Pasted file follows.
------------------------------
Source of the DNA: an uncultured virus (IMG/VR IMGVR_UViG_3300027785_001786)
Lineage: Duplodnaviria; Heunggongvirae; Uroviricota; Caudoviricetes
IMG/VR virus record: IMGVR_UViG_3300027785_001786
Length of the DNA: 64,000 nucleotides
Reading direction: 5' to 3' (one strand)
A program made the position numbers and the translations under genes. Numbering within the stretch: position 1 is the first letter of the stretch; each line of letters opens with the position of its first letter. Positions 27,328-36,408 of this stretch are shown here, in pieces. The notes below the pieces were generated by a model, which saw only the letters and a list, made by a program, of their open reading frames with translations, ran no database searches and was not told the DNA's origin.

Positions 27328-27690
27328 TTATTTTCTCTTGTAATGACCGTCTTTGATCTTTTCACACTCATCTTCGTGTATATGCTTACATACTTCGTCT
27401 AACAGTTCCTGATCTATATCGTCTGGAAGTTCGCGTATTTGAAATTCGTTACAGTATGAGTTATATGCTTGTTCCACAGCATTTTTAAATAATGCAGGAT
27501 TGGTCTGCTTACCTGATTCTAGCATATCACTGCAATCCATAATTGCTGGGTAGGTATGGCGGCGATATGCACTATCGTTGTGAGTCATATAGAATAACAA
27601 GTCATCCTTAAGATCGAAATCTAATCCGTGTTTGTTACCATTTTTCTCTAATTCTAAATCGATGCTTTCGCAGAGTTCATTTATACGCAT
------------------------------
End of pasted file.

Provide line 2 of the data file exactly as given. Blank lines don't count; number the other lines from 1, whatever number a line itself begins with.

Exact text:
Lineage: Duplodnaviria; Heunggongvirae; Uroviricota; Caudoviricetes